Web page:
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Commentary: Binance’s exchange closure in Singapore could usher in more regulations on cryptocurrencies

Binance, the world's largest cryptocurrency exchange with a daily turnover of US$76 billion, has withdrawn its application to start a cryptocurrency exchange in Singapore. This could herald more regulatory clampdowns, says NTU’s Chen Tao.

Commentary: Binance’s exchange closure in Singapore could usher in more regulations on cryptocurrencies

The logo of Binance, a cryptocurrency exchange. (Image:

SINGAPORE: News of Binance’s withdrawal of its cryptocurrency exchange application from Singapore on Dec 13 sent a small ripple that dampened investor sentiment towards the emerging global cryptocurrency market.

Cryptocurrencies extended declines after Binance’s move. Bitcoin, the world’s largest digital coin, fell as much as 3 per cent to about US$48,484, while Ether, the second biggest cryptocurrency, dropped as much as 4.1 per cent.

The decision came at a critical time, as Binance is set to announce its decision for a global headquarters soon.

Binance’s move dampened speculation that Singapore, one of the world’s largest cryptocurrency exchanges, is in the running.


However, it’s too soon to conclude that Binance’s withdrawal is a setback. Closing its Singapore cryptocurrency trading platform does not mean the company is losing its business altogether in Singapore.

On the contrary, Binance has made moves to anchor itself in the financial hub.

Binance has invested in Singapore’s private securities exchange Hg Exchange (HGX) recently, acquiring an 18 per cent stake in the company just two weeks ago.

HGX has a Recognised Market Operator license. It currently trades shares in private companies as well as tokenised securities including rare whisky, art and real estate.

Through this investment, Binance can continue to grow its crypto business in Singapore.

Besides, Binance also plans to set up a blockchain innovation hub in Singapore, exploring initiatives such as incubation programmes, blockchain education and further investment opportunities.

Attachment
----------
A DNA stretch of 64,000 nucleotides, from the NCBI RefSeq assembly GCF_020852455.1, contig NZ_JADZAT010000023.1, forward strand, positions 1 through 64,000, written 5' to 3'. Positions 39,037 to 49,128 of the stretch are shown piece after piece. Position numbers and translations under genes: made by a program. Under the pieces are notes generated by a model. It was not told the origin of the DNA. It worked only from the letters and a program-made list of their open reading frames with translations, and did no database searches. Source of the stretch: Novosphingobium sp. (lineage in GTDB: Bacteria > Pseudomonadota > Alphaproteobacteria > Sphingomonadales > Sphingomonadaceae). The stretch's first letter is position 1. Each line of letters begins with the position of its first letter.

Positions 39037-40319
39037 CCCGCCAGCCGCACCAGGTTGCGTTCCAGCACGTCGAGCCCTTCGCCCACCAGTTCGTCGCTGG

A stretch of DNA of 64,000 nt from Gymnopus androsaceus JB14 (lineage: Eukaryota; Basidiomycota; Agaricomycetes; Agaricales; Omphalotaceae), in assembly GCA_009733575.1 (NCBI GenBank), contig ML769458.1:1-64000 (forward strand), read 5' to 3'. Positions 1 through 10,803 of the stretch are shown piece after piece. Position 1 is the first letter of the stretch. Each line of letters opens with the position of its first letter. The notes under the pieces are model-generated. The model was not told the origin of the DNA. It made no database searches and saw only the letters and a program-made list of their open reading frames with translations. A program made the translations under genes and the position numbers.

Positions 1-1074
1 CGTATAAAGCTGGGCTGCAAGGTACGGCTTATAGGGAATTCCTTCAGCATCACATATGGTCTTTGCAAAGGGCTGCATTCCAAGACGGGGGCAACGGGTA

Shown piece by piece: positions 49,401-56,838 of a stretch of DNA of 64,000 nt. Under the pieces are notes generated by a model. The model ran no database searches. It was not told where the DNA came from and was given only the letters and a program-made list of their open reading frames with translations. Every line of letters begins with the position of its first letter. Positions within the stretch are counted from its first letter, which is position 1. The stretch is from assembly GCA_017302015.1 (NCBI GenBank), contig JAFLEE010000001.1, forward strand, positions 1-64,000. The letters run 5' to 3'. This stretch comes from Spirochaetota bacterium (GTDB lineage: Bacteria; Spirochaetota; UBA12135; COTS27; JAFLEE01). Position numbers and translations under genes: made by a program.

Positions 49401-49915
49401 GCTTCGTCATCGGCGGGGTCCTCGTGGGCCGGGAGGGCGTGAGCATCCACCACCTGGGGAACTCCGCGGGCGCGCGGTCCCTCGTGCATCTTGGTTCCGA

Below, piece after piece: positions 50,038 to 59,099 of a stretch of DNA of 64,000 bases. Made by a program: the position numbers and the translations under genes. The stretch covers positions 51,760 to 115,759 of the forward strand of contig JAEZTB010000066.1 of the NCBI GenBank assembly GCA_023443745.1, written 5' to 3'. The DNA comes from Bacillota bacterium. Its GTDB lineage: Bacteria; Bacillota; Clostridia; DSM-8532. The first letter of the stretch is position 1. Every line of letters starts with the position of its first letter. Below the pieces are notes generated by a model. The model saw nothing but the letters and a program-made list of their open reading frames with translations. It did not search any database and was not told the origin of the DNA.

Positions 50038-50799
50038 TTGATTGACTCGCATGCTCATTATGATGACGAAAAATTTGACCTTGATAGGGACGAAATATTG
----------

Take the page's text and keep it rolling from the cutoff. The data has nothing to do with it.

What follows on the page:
With Binance’s growing global influence, regulators around the world have concerns its cryptocurrency exchanges could be used for money laundering or that investors could fall victim to scams and runaway bets.

Due to its opaque corporate structure, lack of financial information, as well as complex and high-risk financial product design, Binance is said to be “not capable of being effectively supervised”, according to UK financial regulators.

Authorities in Japan, Britain, Germany, Italy, Hong Kong, Malaysia, Lithuania, and Thailand are all paying closer attention to the company.

Some have banned the platform from specified activities, while others have issued warnings to consumers that they have no recourse to regulatory action if deals go south.

Binance CEO Changpeng Zhao answers a question during a Zoom meeting interview with The Associated Press on Tuesday, Nov. 16, 2021. (AP Photo)

Although Singapore is considered a friendly destination for Binance to set up a new cryptocurrency exchange, the entity also faced strong pushback from Singapore’s regulators over concerns on weak consumer protection mechanisms.

While Binance claimed to have made improvements, it reportedly failed to meet the Monetary Authority of Singapore’s requirement for protection against money laundering and terrorism financing.

And among several regulatory issues, a big one that prevents Binance from qualifying is the mystery of its global headquarters – which has tax and regulatory implications.